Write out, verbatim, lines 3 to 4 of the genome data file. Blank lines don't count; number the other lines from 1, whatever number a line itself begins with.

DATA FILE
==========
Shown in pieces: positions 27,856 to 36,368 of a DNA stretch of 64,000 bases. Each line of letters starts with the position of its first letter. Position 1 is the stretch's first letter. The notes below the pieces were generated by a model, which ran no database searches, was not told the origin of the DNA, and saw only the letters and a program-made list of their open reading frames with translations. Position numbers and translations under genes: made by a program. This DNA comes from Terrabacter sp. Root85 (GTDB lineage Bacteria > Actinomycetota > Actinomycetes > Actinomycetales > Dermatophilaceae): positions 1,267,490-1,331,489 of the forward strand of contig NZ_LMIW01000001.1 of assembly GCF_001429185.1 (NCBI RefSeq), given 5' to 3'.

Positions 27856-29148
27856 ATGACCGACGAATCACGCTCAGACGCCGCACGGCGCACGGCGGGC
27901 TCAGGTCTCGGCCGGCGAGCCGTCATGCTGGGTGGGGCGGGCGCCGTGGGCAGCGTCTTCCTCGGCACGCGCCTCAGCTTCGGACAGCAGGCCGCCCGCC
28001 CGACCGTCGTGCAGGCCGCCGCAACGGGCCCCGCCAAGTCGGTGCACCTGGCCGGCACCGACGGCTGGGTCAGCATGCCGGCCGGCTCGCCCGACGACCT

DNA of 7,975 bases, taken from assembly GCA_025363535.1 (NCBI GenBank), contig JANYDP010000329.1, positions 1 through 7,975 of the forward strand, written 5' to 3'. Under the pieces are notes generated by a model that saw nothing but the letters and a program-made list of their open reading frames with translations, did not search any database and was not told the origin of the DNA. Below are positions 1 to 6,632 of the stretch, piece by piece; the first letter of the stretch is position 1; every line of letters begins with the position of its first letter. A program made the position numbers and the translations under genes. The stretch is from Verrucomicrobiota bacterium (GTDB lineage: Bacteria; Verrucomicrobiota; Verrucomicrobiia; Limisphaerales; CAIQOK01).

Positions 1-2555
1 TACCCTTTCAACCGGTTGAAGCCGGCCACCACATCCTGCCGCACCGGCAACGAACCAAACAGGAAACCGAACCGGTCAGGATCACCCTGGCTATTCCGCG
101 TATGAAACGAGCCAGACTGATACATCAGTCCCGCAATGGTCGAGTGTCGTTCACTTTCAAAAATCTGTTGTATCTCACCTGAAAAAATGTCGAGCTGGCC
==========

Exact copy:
27856 ATGACCGACGAATCACGCTCAGACGCCGCACGGCGCACGGCGGGC
27901 TCAGGTCTCGGCCGGCGAGCCGTCATGCTGGGTGGGGCGGGCGCCGTGGGCAGCGTCTTCCTCGGCACGCGCCTCAGCTTCGGACAGCAGGCCGCCCGCC